Colorectal, renal, multiple myeloma, gallbladder, uterine corpus, and pancreatic cancers were all linked to obesity.
According to a large study conducted in the United States, the millennial younger generation is at an increased risk of obesity-related cancer.
The American Cancer Association published a study that looked at two decades of cancer incidence data from 1995 to 2014 for 30 different forms of cancer. It spanned 25 states and encompassed nearly two-thirds of the US population (67 percent). In comparison to previous generations, the younger generation’s risk of obesity-related cancer is worrying, according to the study.
When the data was examined during the duration of the study, the rate of younger persons being impacted by other types of cancer remained predictable or decreased in 16 of the 18 cancer types.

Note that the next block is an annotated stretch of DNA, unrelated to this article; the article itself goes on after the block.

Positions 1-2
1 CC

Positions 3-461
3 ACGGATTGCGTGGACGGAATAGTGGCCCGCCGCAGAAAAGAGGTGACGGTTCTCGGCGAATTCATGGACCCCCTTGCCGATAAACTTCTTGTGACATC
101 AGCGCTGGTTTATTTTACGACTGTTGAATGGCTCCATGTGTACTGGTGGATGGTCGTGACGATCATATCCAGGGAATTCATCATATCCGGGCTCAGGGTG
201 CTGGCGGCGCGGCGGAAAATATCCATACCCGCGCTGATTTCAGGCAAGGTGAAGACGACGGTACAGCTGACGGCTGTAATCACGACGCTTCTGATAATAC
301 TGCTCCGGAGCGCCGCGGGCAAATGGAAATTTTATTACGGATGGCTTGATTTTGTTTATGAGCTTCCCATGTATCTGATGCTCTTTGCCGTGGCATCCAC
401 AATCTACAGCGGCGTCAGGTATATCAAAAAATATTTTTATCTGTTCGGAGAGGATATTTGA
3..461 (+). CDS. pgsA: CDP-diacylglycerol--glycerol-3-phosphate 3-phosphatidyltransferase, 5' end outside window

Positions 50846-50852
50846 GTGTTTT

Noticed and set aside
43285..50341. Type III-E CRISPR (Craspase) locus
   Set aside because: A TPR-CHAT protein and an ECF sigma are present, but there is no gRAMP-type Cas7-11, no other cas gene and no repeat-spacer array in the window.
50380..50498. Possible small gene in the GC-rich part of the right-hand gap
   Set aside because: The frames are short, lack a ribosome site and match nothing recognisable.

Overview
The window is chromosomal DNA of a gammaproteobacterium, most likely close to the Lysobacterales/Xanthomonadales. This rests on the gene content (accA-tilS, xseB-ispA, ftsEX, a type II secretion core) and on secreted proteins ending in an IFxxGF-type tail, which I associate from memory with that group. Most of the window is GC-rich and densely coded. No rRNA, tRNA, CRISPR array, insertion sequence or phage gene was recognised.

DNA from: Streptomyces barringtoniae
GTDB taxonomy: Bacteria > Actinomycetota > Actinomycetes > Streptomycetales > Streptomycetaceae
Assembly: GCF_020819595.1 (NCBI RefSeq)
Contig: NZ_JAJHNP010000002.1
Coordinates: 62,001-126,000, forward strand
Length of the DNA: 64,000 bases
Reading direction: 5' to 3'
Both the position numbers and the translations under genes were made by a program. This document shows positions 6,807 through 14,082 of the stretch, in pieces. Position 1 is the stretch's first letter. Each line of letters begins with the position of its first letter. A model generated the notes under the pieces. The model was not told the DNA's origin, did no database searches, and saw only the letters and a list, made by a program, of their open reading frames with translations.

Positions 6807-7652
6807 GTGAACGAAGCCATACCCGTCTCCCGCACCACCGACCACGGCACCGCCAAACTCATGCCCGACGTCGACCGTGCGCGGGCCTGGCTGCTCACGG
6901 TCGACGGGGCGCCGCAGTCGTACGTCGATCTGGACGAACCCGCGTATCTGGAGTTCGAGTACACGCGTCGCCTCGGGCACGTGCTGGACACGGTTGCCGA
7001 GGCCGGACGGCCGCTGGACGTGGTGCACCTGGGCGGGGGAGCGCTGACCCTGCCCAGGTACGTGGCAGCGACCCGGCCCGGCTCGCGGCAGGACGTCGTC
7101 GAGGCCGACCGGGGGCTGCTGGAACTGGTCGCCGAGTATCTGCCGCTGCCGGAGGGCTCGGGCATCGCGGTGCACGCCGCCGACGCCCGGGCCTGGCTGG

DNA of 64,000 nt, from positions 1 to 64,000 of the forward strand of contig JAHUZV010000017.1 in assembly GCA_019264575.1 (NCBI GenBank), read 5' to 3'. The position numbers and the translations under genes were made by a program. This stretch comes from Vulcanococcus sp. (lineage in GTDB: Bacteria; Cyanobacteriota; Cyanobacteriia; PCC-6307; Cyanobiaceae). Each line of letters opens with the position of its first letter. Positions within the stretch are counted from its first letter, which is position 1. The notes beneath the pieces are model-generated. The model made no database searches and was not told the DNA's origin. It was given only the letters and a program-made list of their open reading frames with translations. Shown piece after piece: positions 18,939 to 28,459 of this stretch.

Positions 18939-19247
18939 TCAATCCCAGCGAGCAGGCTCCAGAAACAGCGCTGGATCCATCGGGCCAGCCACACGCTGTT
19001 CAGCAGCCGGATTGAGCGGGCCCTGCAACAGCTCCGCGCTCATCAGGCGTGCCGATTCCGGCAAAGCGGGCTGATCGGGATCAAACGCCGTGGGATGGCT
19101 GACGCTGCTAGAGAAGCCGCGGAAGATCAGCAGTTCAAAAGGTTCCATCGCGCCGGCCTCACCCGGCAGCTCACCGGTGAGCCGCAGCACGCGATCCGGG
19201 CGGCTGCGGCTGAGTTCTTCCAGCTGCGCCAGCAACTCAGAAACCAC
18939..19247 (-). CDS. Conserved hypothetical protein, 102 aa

Ahmedin Jemal, Ph.D. said, “ The findings are important to public health implications, Even though the absolute risk of these cancers is small in younger adults”.
The researchers are concerned about the alarming rate at which obesity-related cancer is increasing in the younger generation, as well as the implications for them as they grow older. The National Cancer Institute has identified 13 malignancies that have an elevated risk of being affected by obesity, with the possibility of more being added in the future. The researchers said that they don’t know how fat increases the risk of some malignancies, although there are various ideas.
But they noted that obesity is often associated with :
- Inflammation levels are higher, which is a risk factor for several cancers.
- Fat cells release hormones like estrogen, which can disrupt the normal growth of specific cell types, raising the risk of malignancies of the breast, endometrial, and ovaries.
“Given the large increase in the prevalence of overweight and obesity among young people and increasing risks of obesity-related cancers in contemporary birth cohorts, the future burden of these cancers could worsen as younger cohorts age, potentially halting or reversing the progress achieved in reducing cancer mortality over the past several decades,” said Jemal